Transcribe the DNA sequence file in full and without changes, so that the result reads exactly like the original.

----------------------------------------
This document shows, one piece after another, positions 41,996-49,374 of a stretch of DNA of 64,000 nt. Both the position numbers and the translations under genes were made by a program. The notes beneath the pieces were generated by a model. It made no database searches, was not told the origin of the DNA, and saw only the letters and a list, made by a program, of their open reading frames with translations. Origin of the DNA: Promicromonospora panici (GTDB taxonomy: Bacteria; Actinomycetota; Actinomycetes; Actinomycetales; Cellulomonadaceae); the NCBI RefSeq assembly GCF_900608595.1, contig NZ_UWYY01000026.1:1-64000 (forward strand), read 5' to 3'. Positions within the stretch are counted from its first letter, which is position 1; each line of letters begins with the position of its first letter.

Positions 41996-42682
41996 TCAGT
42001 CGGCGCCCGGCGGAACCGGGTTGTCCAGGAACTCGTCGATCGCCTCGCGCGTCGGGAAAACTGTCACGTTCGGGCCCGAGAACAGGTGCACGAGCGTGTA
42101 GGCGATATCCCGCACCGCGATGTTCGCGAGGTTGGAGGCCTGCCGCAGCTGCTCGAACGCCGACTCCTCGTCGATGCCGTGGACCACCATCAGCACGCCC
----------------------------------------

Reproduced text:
This document shows, one piece after another, positions 41,996-49,374 of a stretch of DNA of 64,000 nt. Both the position numbers and the translations under genes were made by a program. The notes beneath the pieces were generated by a model. It made no database searches, was not told the origin of the DNA, and saw only the letters and a list, made by a program, of their open reading frames with translations. Origin of the DNA: Promicromonospora panici (GTDB taxonomy: Bacteria; Actinomycetota; Actinomycetes; Actinomycetales; Cellulomonadaceae); the NCBI RefSeq assembly GCF_900608595.1, contig NZ_UWYY01000026.1:1-64000 (forward strand), read 5' to 3'. Positions within the stretch are counted from its first letter, which is position 1; each line of letters begins with the position of its first letter.

Positions 41996-42682
41996 TCAGT
42001 CGGCGCCCGGCGGAACCGGGTTGTCCAGGAACTCGTCGATCGCCTCGCGCGTCGGGAAAACTGTCACGTTCGGGCCCGAGAACAGGTGCACGAGCGTGTA
42101 GGCGATATCCCGCACCGCGATGTTCGCGAGGTTGGAGGCCTGCCGCAGCTGCTCGAACGCCGACTCCTCGTCGATGCCGTGGACCACCATCAGCACGCCC